Upon entering any space, there are areas of immediate interest
that the science of interior design recognizes as focal points. Focal points
include anything that immediately, and often unconsciously, captures the
viewer's attention and is interesting enough to make them want to look further.
Interior designers are skilled at creating focal points, assembling all
elements inside a particular room so they work together and complement each
other to strengthen the whole composition. All great interior design begins
with focal points!
Now, fade to the picture-perfect covers of magazines like Veranda or Architectural Digest, and you will see the most masterfully
organized focal points designed by the most talented and sought after interior designers
across the globe. These ethereal interiors are perfectly choreographed
combinations of scale, balance, unity and harmony. As such, they have the
ability to momentarily transport us to nirvana amidst a world otherwise so
filled with unrest and disorganization. Structural walls, grand staircases,
decorative details and precise furniture placement are all examples of traditional
focal points that vie for the attention of a homeowner's guests and potential
buyers. But because they are not always handled properly, they are also the most
commonly seen focal point faux pas seen in the interior design industry.
Architecturally designed fireplaces, revolutionary flat-screen
televisions, and the coup de grâce - those natural, not to mention very
expensive, views of breathtaking mountains, illuminated skylines and expansive waterfront
footage - are the most intricate focal points to work with. So how do you design
an interior with these challenging elements to make their impact magazine
worthy? Very carefully!
1. The Fireplace and the Television
If you have a fireplace in your space, it is likely that it
is placed on a wall, and that means that your fireplace automatically becomes a
focal point. Place your television above the fireplace and either let it stand
proud or disguise it with a modern picture/mirror frame kit that transforms it
into a mirror. When you turn on the television, the mirror magically disappears
to reveal the television screen behind. Should you want artwork in lieu of the
traditional television set, invest in a screen projector. A recessed cavity in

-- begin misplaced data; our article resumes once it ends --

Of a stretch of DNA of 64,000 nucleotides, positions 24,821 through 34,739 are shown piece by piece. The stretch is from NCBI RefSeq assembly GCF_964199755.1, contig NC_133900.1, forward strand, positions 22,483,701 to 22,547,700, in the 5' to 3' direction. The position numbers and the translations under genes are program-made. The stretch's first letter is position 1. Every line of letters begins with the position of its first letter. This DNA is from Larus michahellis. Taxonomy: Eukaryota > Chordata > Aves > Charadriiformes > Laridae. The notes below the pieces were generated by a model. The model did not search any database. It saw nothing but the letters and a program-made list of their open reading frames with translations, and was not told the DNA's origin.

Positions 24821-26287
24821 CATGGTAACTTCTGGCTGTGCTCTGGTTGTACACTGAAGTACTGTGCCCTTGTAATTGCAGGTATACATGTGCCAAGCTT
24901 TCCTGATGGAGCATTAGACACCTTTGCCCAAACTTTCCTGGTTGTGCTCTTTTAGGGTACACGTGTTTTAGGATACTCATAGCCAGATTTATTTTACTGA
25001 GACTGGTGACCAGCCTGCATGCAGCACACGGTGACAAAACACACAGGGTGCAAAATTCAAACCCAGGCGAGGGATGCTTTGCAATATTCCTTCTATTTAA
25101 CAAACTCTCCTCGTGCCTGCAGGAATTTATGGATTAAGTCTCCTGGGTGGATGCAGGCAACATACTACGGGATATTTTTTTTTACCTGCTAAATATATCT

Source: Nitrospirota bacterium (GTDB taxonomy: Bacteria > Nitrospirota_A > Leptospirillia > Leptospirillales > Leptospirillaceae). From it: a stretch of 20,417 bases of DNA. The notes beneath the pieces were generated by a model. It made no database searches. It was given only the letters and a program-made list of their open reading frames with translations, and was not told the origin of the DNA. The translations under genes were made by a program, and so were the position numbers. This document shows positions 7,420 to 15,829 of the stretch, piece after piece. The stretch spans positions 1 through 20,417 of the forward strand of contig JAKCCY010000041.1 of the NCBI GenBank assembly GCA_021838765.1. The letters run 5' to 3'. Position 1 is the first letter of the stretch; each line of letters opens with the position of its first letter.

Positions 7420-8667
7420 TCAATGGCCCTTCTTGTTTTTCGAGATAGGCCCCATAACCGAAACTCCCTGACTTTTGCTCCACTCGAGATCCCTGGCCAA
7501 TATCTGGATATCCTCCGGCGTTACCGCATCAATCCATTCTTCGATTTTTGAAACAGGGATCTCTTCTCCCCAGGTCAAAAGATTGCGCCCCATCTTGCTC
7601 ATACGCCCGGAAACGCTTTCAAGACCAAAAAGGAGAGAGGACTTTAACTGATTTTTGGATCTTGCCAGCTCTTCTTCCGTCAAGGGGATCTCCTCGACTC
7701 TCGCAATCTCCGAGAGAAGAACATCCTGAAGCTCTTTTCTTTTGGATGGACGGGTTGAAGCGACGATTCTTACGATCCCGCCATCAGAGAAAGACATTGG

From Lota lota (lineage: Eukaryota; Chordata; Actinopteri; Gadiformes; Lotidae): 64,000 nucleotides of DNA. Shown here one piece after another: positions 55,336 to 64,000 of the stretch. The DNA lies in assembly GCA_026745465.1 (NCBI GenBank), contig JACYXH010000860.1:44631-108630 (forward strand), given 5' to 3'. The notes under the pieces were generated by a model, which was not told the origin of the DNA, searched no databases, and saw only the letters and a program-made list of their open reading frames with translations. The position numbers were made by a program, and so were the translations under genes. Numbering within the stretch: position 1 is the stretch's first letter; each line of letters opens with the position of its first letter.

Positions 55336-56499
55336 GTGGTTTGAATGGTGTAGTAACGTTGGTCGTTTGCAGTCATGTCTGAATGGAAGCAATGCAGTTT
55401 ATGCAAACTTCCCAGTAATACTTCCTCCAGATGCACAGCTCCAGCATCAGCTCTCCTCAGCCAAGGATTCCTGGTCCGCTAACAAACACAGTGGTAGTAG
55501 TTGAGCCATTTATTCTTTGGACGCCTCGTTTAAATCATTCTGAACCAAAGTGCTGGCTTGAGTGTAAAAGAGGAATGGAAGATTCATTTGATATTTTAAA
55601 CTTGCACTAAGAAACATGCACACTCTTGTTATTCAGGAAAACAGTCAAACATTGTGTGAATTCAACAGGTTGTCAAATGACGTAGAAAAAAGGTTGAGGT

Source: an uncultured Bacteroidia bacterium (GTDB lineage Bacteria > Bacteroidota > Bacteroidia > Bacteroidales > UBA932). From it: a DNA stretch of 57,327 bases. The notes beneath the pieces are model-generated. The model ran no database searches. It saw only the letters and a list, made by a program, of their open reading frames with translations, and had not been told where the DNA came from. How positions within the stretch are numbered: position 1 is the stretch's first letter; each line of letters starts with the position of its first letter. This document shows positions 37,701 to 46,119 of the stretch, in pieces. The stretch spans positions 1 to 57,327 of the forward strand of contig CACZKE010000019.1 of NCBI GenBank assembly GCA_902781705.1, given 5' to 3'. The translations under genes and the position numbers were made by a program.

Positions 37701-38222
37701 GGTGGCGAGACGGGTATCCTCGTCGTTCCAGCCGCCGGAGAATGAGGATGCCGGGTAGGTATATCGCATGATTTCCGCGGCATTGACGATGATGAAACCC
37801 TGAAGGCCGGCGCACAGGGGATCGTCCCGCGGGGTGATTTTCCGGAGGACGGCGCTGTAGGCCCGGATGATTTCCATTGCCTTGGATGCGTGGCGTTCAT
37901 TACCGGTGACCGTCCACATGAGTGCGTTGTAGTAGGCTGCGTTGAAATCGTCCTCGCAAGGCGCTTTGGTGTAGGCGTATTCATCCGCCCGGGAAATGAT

your ceiling can camouflage the retractable screen when not in use.
Your picture-perfect views will always be your focal point,
and considering the price you paid to have them, this should be just fine with
you. However, combining the function of a television set into this focal point
is a very delicate task. A room bordered by a large wall of windows leaves you
with limited options for where to place the television. Certainly, it should
never be placed on or inside any furniture piece that will block a window and
leave it visible from the outside! Instead, you can invest in a projector
screen that is retracted and camouflaged into a custom-designed ceiling cavity
when not in use or - depending on the height distance between your windows and the
finished floor, you may be able to place your television inside a low cabinet outfitted
with a hydraulic lift that allows the television to be raised and lowered as required.
If you are fortunate enough to have both of these focal points
as elements in your room, let them command their own space. Arrange your furniture
placement so that you have two conversation areas, allowing each one to enjoy its
dedicated focal point. The primary seating area should face the natural view,
while a secondary seating area placed by the fireplace can be more intimate for
such tasks as reading or talking. In any instance, your furniture arrangement
should be placed in such a way that it does not require the body to pivot to face
the focal point, but only for the head to slightly turn to see it.
The key message: Whether your interior space includes one or
even all of these focal points, tread carefully, so that your space becomes one
that motivates and inspires everyone who sees it.
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